Digital Jersey Medical Hackathon

This my story of entering the Digital Jersey Medical Hackathon which took place over last weekend, now that I have recovered from lack of sleep.

The Concept

To build a low cost open source messaging platform using a Raspberry Pi, MQTT broker and a custom version of Android with a web app to monitor air quality. The name of the project was called “Health Stage”

Friday Night

I got to Digital Jersey  early on friday evening to setup, I choose one of the side rooms as it has a wall mounted TV with a good sized desk. As you can see, I had quite a bit of equipment with me for the build.


At 20:00 hours, the hackathon started, so I started my build of Android whilst soldering the pcb daughter board for the Raspberry Pi. By just after 11:00, the pcb was soldered, so next came polarity checking to make sure it was all good.

Yeah, we have a powered board that did not go bang!!!

Working Board

So I had basic hardware build out of the way, but this is when I hit “the software wall”. A mix of library issues, caused sensors  to provide no data, as well as not seating boards correctly. Also the Android build had an issue, which could not be corrected remotely correctly. At just before 2 a.m, I decided that was it, time to go home to kick off the Android build and get some sleep at about 02:30 a.m.


I woke up at about 07:30 a.m, checked my Android build on my server at home, it had completed. Next, I had some breakfast, transferred it to the phone and tried to “boot it”. The phone booted fine after a cache wipe, so that was another objective completed, the “about phone ” screen is shown below:-

Build state rom

On returning back to DJ at  around 11:30 a.m, it was obvious that some people had pulled an “all-nighter”, @JerseyITGuy was still in the corner seat where I had left him the night before. The the next few hours were spent breaking and fixing various software libraries. I ended up writing some custom python to get one of the sensors (AM2302 Temperature and Relative Humidity) working. I went out to lunch with the family and then returned to start building the Health Stage website, as I now had sensor data going to the internet.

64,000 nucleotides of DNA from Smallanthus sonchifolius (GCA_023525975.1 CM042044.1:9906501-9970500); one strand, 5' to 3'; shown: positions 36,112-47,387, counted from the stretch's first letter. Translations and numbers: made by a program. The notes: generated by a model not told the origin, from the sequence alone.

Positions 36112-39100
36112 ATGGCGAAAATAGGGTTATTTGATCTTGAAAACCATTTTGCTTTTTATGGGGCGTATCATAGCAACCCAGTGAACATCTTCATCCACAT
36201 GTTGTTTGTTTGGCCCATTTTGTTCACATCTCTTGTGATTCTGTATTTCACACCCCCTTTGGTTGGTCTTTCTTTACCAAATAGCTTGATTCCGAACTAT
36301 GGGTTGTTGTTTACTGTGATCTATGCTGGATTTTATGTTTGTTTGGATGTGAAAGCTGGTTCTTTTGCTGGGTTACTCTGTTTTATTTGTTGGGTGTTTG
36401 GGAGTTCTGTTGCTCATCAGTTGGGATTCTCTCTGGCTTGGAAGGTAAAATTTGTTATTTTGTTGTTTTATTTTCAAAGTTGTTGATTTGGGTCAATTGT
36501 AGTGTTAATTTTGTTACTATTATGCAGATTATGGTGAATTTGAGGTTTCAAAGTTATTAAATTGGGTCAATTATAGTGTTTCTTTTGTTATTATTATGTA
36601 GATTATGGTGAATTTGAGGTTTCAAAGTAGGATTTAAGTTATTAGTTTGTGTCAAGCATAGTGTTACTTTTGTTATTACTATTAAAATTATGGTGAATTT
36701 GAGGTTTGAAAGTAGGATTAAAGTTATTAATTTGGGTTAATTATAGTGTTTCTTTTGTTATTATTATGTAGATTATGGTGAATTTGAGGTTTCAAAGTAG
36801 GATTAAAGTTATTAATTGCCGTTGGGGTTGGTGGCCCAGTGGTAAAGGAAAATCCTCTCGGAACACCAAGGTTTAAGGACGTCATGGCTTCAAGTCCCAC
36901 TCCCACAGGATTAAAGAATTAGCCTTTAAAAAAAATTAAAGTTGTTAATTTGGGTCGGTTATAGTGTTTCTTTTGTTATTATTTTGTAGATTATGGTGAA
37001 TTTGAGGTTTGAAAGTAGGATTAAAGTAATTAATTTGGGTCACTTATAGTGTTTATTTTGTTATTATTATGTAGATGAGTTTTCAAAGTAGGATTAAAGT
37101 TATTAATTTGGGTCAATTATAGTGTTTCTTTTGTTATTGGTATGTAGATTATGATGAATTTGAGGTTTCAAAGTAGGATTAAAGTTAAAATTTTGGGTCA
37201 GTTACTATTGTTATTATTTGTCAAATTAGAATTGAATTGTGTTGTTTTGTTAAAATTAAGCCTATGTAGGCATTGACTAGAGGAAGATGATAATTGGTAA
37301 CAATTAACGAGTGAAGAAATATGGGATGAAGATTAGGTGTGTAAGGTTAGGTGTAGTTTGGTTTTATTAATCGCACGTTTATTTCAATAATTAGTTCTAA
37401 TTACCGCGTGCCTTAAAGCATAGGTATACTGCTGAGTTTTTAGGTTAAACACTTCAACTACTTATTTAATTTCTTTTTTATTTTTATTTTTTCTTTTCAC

At this point, I still had to build the MQTT broker, website and dashboard. It became clear that I would have to abandon building the broker  in order to get over the finishing line. So the point I want to make, is that you should have a plan that is flexible enough to cope with road blocks induced by time and or other factors.

So I set about building the website. Around 7 p.m, the majority of the website was uploaded. Lastly, there was the dashboard to code. I had allowed the whole of Saturday afternoon to code it, as I had recognised it was my weakest area of the build. I then had to reassess my plan once again, using directly for the dashboard rather than integrating it in the website.

By 10.00 p.m, I decided to stop and let the system settle down as I had live data on the dashboard at with the web application left to finish. A few of the hackathon competitors, decided to adjourn for a beer / cider across the road. I walked home after that to bed.

Working Dashboard.


I got to DJ just after 8 a.m, I decided to get my submission out of the way and then concentrate on the web application. I had a basic shell of an application to build and then I hit more software issues with the Android SDK, it became clear I was not going to solve it before the presentations.

At around this time, I saw Bendict who came in to see how the project was going. I showed him the project running with the light level, that I was going to demonstrate. Suddenly,to mu surprise, Benedict picked up his vape stick and blew on the contaminant sensor, it reacted crazy showing a large decrease in air quality. I asked Benedict, if he would not mind polluting the sensor during my presentation.

The Pitch

The four minute pitch went well, with the demo working perfectly, demonstrating the light level and Benedict’s pollution.

The Judging